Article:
Yes, sedans like the Accord still matter.
Despite the rise of SUVs and crossovers, Honda is sticking with the Accord. At the recent driving event of the all-new Accord, CarBuzz sat down with Toru Kanke, the development leader of dynamics for the Honda Accord program.
In addition to Honda confirming that it will take advantage of the sedan void left by other manufacturers, Kanke provided more insight into why he thinks the Accord will stick around for the foreseeable future. "The sedan market has been dropping. That's not just the case in the United States but worldwide," said Kanke. He then pointed out that these are his personal views and might not be shared within the Honda group, but Kanke thinks that demand will remain where it's at.
Speaking of demand, Honda's best-selling car is the CR-V SUV, which is probably why it'll be the first mainstream model to be equipped with next-generation hydrogen technology.
Honda sold 238,155 CR-Vs in 2022. The Accord was the second-highest seller, with 154,612 units. In third place, we find the Civic on 133,932 units, proving that the sedan and hatch are still alive.
Kanke says that he's fond of sedans. "I think there are a lot of other people around the world that are just like me," said Kanke. "I think sales might drop a little bit, but there are still people like myself who want a sedan. It fills a particular need."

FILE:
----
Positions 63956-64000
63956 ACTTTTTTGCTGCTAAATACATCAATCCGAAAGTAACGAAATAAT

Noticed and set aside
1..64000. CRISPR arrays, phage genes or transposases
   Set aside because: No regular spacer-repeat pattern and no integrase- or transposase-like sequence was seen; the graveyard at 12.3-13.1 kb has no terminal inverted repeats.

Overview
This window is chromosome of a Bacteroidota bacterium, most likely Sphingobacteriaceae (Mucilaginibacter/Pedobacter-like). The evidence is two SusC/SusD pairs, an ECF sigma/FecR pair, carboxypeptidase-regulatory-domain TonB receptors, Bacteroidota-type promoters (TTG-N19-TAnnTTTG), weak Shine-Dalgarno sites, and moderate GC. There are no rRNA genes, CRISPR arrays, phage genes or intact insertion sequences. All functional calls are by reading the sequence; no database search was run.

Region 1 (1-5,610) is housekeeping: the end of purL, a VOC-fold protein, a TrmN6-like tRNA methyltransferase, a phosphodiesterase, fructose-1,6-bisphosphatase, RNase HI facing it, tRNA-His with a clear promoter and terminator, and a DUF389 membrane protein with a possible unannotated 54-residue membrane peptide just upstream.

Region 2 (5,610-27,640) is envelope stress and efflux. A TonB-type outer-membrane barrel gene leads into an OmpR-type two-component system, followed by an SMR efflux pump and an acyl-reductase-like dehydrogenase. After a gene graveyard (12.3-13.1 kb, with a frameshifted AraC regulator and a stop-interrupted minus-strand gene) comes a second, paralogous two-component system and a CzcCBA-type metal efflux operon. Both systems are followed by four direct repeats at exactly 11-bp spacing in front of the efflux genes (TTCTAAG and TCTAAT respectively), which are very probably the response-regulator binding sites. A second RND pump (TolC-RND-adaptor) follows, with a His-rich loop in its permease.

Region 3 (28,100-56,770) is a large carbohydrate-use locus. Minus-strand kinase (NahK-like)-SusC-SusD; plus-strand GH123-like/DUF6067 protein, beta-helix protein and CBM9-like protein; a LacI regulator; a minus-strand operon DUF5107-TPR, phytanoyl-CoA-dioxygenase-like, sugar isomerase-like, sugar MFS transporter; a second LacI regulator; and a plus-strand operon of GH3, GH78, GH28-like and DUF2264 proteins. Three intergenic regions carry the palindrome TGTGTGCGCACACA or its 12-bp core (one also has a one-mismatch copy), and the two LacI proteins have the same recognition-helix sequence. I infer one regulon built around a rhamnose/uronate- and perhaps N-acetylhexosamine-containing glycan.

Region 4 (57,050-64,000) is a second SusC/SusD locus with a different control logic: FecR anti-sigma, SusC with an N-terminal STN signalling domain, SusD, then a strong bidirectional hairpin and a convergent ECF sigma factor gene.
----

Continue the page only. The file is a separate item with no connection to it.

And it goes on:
He also makes a valid point about the generation gap, using his son as an example. According to Kanke, all of the adults from his generation drive minivans, which is why their kids don't want them. "I think there's a big possibility those kids will go back to sedans if only because they don't want to drive the same cars as their parents," said Kanke.
He would not confirm whether the Accord would continue but said that he would like to see it live on.
Kanke touches on another interesting point. People have been predicting the decline of the SUV and the crossover for at least 20 years, but it has yet to happen. If anything, these cars only appear to get more popular.
But there is an entirely new generation of shoppers entering the market that have spent their school years in the back of an SUV or crossover. The first batch of Generation Z is already on the road, but the vast majority will hit the streets within the next five years. Raised by Generation X, who bought into SUVs and crossovers in a big way, they'll be looking elsewhere. It's also worth keeping in mind that Gen Z is environmentally conscious, which is likely why Honda thinks the Accord Hybrid will be such a big hit.
While these are Kanke's personal views, they do fit in with Honda's product portfolio, which includes a nice blend of pragmatic sedans and hatches, all the way to the Gen X catnip like the CR-V and Odyssey.
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